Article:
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I am admining a FFP IDIQ that is classified as a non-commercial service contract that has a few hardware CLINs on it. If we execute a DO that only contains FFP hardware CLINS that is funded by a hardware 1095, does that DO require a COR? Or are we required to appoint a COR for every single DO since the base contract is a service contract? Again, the contractor is strictly delivering supplies under this DO and nothing else.

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19 hours ago, CEE said:

I am admining a FFP IDIQ that is classified as a non-commercial service contract that has a few hardware CLINs on it. If we execute a DO that only contains FFP hardware CLINS that is funded by a hardware 1095, does that DO require a COR? Or are we required to appoint a COR for every single DO since the base contract is a service contract? Again, the contractor is strictly delivering supplies under this DO and nothing else.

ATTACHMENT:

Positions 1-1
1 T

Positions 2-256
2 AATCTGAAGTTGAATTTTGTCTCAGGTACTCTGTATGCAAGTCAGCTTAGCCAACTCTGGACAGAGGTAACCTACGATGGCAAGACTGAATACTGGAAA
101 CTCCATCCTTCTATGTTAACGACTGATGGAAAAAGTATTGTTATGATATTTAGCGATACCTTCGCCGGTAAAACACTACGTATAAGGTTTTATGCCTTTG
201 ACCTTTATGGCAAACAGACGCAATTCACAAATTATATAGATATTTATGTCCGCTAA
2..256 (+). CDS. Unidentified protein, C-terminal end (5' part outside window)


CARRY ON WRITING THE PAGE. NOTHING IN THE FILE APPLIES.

The FAR principle is stated in FAR 1.602-2 which states (emphasis added) - 

"Contracting officers are responsible for ensuring performance of all necessary actions for effective contracting, ensuring compliance with the terms of the contract, and safeguarding the interests of the United States in its contractual relationships. In order to perform these responsibilities, contracting officers should be allowed wide latitude to exercise business judgment. Contracting officers shall-

      (a) Ensure that the requirements of 1.602-1(b) have been met, and that sufficient funds are available for obligation;

      (b) Ensure that contractors receive impartial, fair, and equitable treatment;

      (c) Request and consider the advice of specialists in audit, law, engineering, information security, transportation, and other fields, as appropriate; and

      (d) Designate and authorize, in writing and in accordance with agency procedures, a contracting officer’s representative (COR) on all contracts and orders other than those that are firm-fixed price, and for firm-fixed-price contracts and orders as appropriate, unless the contracting officer retains and executes the COR duties. See 7.104(e). "